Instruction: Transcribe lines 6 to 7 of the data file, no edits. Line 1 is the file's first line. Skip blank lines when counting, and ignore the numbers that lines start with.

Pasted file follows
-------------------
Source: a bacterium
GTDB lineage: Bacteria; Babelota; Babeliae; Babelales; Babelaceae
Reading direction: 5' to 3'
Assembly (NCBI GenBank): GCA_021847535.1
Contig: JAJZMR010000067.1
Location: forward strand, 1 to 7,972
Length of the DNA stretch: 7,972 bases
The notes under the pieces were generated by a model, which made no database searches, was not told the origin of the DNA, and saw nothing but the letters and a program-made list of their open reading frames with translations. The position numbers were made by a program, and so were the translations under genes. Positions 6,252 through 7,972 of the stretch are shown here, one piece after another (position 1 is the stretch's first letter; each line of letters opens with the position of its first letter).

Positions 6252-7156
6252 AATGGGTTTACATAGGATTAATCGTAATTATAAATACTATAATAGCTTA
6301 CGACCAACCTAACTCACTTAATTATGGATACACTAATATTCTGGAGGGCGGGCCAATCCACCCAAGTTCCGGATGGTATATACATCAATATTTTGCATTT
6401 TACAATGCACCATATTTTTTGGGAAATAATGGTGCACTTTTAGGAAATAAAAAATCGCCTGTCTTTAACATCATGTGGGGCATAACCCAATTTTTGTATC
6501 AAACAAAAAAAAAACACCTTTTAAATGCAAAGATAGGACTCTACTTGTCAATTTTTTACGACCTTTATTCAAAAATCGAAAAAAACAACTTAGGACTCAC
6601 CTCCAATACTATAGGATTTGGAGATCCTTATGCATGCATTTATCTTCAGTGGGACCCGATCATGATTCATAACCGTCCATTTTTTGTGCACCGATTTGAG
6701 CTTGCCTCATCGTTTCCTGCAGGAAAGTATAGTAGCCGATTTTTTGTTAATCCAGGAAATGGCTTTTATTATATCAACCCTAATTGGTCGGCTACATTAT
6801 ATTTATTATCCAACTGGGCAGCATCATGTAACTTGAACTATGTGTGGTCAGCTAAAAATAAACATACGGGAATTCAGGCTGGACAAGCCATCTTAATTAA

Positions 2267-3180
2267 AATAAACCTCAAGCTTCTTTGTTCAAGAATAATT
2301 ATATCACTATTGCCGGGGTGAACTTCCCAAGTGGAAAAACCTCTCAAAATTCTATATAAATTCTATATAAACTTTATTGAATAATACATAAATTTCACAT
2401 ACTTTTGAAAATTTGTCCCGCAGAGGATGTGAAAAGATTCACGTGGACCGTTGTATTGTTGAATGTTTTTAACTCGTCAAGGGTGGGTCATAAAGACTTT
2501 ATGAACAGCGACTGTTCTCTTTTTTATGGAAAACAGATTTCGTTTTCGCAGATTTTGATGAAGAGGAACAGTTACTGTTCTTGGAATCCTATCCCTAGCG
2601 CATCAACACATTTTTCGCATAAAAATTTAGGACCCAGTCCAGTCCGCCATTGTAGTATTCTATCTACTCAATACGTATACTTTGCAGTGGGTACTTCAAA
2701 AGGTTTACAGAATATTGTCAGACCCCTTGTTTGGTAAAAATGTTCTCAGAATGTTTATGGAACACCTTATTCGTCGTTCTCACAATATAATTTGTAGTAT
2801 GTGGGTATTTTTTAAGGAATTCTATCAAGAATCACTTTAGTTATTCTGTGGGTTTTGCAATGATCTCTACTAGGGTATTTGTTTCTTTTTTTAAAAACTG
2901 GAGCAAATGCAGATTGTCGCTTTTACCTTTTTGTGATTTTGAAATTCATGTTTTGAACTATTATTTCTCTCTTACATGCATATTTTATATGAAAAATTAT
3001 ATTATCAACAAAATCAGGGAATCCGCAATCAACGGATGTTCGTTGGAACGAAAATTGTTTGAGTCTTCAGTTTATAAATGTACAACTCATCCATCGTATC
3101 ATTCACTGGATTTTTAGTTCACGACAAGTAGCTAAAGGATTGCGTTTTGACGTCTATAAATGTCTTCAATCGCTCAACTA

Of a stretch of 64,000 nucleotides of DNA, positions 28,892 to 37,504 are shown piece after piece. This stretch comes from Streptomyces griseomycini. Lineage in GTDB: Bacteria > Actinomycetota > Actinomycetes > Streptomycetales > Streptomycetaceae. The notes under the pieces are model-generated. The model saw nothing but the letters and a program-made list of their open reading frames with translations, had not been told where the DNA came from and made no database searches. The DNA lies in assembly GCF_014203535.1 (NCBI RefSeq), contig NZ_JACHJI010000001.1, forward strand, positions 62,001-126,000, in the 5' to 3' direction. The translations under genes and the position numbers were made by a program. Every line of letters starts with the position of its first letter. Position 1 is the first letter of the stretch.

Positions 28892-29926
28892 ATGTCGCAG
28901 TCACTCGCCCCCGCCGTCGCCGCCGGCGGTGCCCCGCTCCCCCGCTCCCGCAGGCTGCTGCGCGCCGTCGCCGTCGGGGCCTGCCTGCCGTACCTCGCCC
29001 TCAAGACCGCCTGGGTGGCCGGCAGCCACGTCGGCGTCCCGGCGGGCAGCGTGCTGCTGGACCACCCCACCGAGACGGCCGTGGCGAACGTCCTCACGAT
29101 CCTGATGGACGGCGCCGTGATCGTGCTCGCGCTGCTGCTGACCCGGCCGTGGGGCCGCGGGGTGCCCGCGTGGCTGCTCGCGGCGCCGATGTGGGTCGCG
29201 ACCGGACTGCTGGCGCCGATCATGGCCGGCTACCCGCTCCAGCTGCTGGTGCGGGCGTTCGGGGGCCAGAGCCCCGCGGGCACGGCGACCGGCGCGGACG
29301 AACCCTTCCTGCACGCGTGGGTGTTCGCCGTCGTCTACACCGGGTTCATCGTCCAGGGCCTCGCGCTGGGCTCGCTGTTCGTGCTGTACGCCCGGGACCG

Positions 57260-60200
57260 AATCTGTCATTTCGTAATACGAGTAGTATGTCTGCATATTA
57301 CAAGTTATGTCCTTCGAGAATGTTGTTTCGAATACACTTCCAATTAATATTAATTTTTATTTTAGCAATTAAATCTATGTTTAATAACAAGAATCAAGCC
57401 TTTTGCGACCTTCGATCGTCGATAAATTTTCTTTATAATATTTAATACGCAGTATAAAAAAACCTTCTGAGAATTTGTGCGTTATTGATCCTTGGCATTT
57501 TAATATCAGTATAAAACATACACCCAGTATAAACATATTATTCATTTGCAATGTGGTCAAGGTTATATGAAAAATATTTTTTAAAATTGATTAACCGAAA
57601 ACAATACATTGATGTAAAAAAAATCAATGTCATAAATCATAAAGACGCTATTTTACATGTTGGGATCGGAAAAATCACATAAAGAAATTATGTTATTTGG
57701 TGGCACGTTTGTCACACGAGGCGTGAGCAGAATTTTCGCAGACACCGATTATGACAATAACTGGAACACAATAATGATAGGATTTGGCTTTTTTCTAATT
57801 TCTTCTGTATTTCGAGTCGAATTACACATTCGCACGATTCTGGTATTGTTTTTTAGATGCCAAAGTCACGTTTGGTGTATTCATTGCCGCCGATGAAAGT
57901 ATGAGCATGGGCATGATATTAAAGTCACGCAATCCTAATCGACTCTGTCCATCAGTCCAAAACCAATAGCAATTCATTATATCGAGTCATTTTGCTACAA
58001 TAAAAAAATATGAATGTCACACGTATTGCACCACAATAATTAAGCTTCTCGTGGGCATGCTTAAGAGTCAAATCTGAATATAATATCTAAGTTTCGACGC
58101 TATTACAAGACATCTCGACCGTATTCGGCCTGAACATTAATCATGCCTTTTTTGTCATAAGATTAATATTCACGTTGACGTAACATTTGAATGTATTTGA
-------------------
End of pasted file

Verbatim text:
Location: forward strand, 1 to 7,972
Length of the DNA stretch: 7,972 bases